Election 2020 Hickenlooper Giffords Aurora

Former Rep. Gabrielle Giffords of Arizona, who survived an assassination attempt in 2011, joins hands with former Colorado Gov. John Hickenlooper, right, a Democratic Senate candidate, at an March 9 event in Aurora.

Gun-control advocate Gabby Giffords plans to hold a virtual rally with Democratic U.S. Senate candidate John Hickenlooper Wednesday to support universal background checks, her political organization said.

The online discussion will also feature Sandy Phillips, the mother of Aurora theater shooting victim Jessi Phillips, and Robin Lloyd, managing director of Giffords, the national organization co-founded by the former Arizona congresswoman, who was wounded in a 2011 shooting at constituent outreach event.

Giffords endorsed Hickenlooper in March at an event in Aurora, and Giffords PAC has been hammering his Republican opponent, U.S. Sen. Cory Gardner, with a $1.25 million TV ad buy highlighting Gardner's links to President Donald Trump.

"The evening will highlight how even after historic levels of daily gun violence, including horrific mass shootings that have captured the attention of our nation, Republican Senate leadership has refused to hold any votes on background check legislation," Giffords PAC said in a release. "Meanwhile, Senate Majority leader Mitch McConnell and Senator Cory Gardner have accepted millions of dollars from the NRA."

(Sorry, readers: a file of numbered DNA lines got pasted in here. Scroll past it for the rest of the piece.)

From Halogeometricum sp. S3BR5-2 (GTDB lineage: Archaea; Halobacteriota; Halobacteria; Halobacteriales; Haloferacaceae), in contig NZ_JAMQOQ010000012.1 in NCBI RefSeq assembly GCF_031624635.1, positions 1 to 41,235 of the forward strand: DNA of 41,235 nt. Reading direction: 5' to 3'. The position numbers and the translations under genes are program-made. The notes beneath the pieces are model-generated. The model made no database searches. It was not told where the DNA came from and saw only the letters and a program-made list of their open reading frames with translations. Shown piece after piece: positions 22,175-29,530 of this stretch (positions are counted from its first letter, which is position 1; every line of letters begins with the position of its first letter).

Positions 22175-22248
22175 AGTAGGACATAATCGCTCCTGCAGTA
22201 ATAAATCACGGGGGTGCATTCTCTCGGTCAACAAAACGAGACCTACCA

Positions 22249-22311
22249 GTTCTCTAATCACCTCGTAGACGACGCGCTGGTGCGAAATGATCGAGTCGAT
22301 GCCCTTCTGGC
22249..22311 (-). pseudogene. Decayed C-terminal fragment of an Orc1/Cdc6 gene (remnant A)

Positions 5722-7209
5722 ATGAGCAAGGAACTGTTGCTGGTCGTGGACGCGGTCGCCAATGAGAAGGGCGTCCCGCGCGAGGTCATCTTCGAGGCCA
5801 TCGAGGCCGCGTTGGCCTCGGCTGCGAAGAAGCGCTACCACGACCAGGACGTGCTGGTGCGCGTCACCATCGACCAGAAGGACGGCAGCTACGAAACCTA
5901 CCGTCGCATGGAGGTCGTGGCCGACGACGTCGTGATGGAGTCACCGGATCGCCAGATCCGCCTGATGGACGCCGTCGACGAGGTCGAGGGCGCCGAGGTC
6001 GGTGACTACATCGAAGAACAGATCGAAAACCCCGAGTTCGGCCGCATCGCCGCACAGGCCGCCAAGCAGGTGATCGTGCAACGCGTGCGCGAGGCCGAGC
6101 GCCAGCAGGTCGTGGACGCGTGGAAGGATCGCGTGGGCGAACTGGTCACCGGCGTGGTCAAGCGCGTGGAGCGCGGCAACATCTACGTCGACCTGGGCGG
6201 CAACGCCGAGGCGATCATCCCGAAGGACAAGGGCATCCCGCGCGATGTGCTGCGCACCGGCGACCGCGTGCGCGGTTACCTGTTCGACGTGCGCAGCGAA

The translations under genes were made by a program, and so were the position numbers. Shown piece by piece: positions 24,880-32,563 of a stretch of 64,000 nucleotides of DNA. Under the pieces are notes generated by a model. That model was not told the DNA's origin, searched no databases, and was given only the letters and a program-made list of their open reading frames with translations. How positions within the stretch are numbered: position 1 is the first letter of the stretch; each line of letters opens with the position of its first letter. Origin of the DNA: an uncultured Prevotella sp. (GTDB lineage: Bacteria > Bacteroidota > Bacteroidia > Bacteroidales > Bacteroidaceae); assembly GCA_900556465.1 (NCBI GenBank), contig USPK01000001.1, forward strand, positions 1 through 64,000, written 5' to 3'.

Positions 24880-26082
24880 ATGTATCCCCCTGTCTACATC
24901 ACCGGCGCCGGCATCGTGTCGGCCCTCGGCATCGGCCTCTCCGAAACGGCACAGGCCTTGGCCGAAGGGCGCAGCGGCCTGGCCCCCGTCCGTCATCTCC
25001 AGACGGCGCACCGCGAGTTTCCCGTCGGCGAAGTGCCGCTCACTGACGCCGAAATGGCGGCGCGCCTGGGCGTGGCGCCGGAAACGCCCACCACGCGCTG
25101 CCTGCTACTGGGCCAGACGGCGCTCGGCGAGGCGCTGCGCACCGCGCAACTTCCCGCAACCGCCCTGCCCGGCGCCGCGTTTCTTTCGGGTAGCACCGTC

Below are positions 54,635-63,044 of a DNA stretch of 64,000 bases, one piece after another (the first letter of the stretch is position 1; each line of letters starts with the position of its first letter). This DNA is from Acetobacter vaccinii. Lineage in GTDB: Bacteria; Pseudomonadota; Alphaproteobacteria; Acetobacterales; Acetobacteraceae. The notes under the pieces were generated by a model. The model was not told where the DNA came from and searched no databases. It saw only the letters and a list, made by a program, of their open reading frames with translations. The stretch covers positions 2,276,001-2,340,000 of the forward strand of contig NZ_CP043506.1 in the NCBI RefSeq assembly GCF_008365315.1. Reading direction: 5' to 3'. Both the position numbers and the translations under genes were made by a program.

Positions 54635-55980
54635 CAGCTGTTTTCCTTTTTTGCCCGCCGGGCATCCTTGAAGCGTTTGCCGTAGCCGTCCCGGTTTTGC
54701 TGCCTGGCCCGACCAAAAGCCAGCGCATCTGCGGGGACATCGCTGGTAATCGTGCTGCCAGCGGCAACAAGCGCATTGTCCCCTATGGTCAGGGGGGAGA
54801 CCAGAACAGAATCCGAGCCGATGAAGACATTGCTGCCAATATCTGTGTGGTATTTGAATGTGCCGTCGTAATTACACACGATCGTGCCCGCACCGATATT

The teleconference takes place 5-6 p.m. Wednesday. Members of the public can register here to participate.

The Giffords organization pointed to results of a new poll it commissioned this month, which found that 75% of Colorado voters support universal background check. In addition, the Public Policy Polling survey found, 56% of voters said they were more likely to support a Senate candidate who supports universal background checks, with just 10% saying they would be more likely to back a candidate who didn't.

The survey, conducted Aug. 18-19 among registered voters, found Hickenlooper leading Gardner 51% to 42%. In addition, 49% of voters said they would be less likely to support Gardner after hearing the Republican votes in line with the National Rifle Association, which has spent around $4 million supporting Gardner.

The poll, conducted by phone and text message, had a margin of error of 3.6%, PPP's Tom Jensen told Colorado Politics.

A spokeswoman for Gardner's campaign didn't respond to a request for comment from Colorado Politics.

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